No one can write your story except you—but there’s no harm in stealing another writer’s routine if it works for you, right?
It’s sometimes helpful (and always interesting) to get a peek behind the curtain of other peoples’ lives. Seeing how successful people have set up their routines can spark an idea for a new way to do things in your own life.
You might remember a blog I shared a few years ago about copying the time management habits of billionaires. I’m seeing a lot of clients really struggling with both professional and personal writing projects lately, so I thought: What about the habits of highly successful writers? Can we find any brilliant time management and productivity strategies in their stories?
Habits of Highly Successful Writers
Maya Angelou kept a hotel room exclusively for writing. She would rent a room by the month, leave home at 6 a.m. and work in her hotel room from 6:30 to midday. Sometimes she drank sherry first thing in the morning and always wrote sprawled across the hotel bed, which she would never sleep in. (She also wouldn’t let cleaning staff change the sheets.)
Victor Hugo stripped down to nothing but a “huge grey knitted shawl” and had his servants hide all the rest of his clothing when he was rushing to meet a writing deadline. Without clothes, he couldn’t go outside—forcing himself to stay indoors with nothing to do but write.
William Faulkner wrote his 1930 novel “As I Lay Dying” in the middle of the night in a power plant. While working as the overnight supervisor at the University of Mississippi’s power plant, he created a table out of an overturned wheelbarrow and wrote in the coal bunker every night until about 4 a.m.
There you have it, then! The key to producing high-quality writing is to have your family hide your clothes, then work all night in your coal bunker and drink sherry for breakfast on an unwashed hotel bed.
Okay, probably not.
Every great writer has their own writing rhythm and routine.
Maybe Ernest Hemingway’s style is more your speed. He was an early bird who started writing every morning at first light. Or maybe you’re like Mindy Kaling, and it’s the “where” more than the “when” that’s important for you to be able to write productively. She wrote 50 TV scripts and two books sitting in one specific spot in her bed, always with two pillows behind her.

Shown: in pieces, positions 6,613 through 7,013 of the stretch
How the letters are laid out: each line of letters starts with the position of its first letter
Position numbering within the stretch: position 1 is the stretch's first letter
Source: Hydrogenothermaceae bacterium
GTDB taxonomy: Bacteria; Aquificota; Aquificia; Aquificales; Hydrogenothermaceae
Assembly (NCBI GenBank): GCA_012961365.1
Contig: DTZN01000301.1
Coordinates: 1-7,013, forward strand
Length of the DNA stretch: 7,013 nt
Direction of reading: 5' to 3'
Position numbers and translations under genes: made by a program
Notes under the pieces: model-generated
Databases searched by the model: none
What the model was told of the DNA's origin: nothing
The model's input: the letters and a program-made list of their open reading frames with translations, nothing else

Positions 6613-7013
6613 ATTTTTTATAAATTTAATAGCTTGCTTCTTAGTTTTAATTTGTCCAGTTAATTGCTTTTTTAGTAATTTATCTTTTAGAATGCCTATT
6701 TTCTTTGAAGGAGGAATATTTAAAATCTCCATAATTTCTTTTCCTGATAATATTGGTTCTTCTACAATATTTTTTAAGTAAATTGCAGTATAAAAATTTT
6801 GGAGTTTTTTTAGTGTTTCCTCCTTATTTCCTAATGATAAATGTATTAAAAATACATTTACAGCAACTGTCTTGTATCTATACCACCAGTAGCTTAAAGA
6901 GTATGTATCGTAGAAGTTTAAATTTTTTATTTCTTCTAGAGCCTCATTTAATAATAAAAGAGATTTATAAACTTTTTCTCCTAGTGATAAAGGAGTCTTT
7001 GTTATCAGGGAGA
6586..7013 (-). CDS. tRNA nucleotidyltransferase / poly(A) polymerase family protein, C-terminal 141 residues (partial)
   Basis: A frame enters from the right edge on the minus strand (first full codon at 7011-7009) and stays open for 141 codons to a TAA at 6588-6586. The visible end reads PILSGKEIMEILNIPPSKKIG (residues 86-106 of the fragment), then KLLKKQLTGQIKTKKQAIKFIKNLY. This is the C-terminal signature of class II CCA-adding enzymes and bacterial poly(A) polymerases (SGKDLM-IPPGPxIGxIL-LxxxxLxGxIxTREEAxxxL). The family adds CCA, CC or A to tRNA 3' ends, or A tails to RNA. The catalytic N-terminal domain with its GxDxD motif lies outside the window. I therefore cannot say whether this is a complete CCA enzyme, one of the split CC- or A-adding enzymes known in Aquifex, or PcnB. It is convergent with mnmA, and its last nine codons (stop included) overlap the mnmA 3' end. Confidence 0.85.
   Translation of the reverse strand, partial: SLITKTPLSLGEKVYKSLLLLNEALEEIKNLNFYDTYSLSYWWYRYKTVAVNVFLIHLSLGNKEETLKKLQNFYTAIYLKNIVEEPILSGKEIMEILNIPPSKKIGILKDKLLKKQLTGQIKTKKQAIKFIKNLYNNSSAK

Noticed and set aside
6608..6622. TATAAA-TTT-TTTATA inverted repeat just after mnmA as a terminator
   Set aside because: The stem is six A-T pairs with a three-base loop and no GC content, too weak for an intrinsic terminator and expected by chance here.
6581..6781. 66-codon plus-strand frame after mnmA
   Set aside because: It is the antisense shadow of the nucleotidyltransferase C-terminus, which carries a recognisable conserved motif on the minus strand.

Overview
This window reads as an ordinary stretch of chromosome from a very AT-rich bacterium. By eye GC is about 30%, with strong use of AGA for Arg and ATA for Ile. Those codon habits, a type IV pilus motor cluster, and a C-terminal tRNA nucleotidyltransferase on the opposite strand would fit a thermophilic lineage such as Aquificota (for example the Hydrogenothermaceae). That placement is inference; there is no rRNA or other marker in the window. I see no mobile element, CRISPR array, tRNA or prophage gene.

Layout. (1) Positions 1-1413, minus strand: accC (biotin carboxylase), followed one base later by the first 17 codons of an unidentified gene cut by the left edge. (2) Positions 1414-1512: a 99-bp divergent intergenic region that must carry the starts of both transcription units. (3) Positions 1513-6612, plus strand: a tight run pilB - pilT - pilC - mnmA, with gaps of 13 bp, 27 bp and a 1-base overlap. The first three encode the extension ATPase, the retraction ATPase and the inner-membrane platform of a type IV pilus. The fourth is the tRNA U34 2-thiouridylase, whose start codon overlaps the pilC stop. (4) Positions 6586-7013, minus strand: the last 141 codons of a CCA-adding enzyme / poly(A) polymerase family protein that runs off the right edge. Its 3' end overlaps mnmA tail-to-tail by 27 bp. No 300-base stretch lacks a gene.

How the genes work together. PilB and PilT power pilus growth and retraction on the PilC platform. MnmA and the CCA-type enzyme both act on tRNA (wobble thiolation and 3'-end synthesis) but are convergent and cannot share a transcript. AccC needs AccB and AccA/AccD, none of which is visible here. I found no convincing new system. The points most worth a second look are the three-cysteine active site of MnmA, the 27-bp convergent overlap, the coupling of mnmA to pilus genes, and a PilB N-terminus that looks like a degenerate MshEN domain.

Or, more likely, none of these writers’ routines resonate with you. For one thing, how are you supposed to find the time? Unless you’re a full-time novelist, writing tasks are just one tiny part of your day. You have a limited amount of time to crank out that report or proposal and have 100 other work and personal tasks to do too. If you’re trying to write for pleasure, carving out that time never seems to happen in a busy day.
You could force yourself into your desk chair before sunrise like Hemingway, but that would a terrible use of your time if your brain doesn’t really come online until 7:30. Or you could resolve that you must do at least 15 minutes of writing every day, but what if you’re so over scheduled that you can only fit in those 15 minutes before bed, when your brain is completely fried?
What’s Your Personal Writing Rhythm?
As I always say, we’re all wired differently. Your unique schedule, priorities, goals and approach to time management will affect what kinds of routines help you live the kind of life you want.
So what’s your personal writing rhythm? What are the conditions in which you do your best and/or most productive writing work? (And what are the time management tools that let you carve out the time you need for that work?) Discovering the answers to those questions can unlock your experiencing writing, making it something that opens you up instead of something you dread.
3 Keys for Finding Your Writing Rhythm
• Try on different writing routines for size.
If you aren’t sure about your ideal writing setup looks like, get scientific and start experimenting. Try writing in different places and different physical positions at different times throughout the day, and keep track of how productive and focused and engaged you feel.
• Experiment with different writing tools too.
Maybe you’re someone who needs to jot down an outline on a yellow legal pad before you can start typing in a Word document. Or maybe you think best out loud and could use a transcription app to record yourself spitballing a first draft of whatever you’re writing. Even something as simple as using different fonts for different projects may help you bring new eyes to your pages.
• Notice how your mood and distractions play into your writing time.
Is writing a pleasant escape when you’re upset, or do you have to be having a good day in order to connect with your writing? How does music, white noise and lighting affect things?
If you need writing support, I can help.
I’m always reachable for any one-on-one support you need around time management and productivity, but I’m also excited for an upcoming conversation around writing that I hope is going to be valuable for a lot of people.
I’ll be interviewing Dr. Michèle Gunderson about how to use the power of story to grow your business AND have a life. If you aren’t familiar with Michèle yet, she’s the Breakthrough Story Expert and founder of Story Freedom. A bestselling author and former university instructor, Michèle helps heart-centered entrepreneurs create empowering stories in every aspect of their businesses.
This interview will not only help you grow your business – it will save you time and energy in your day. Join us on March 3rd at 4 pm ET / 1 pm PT via Zoom! Click here to register.
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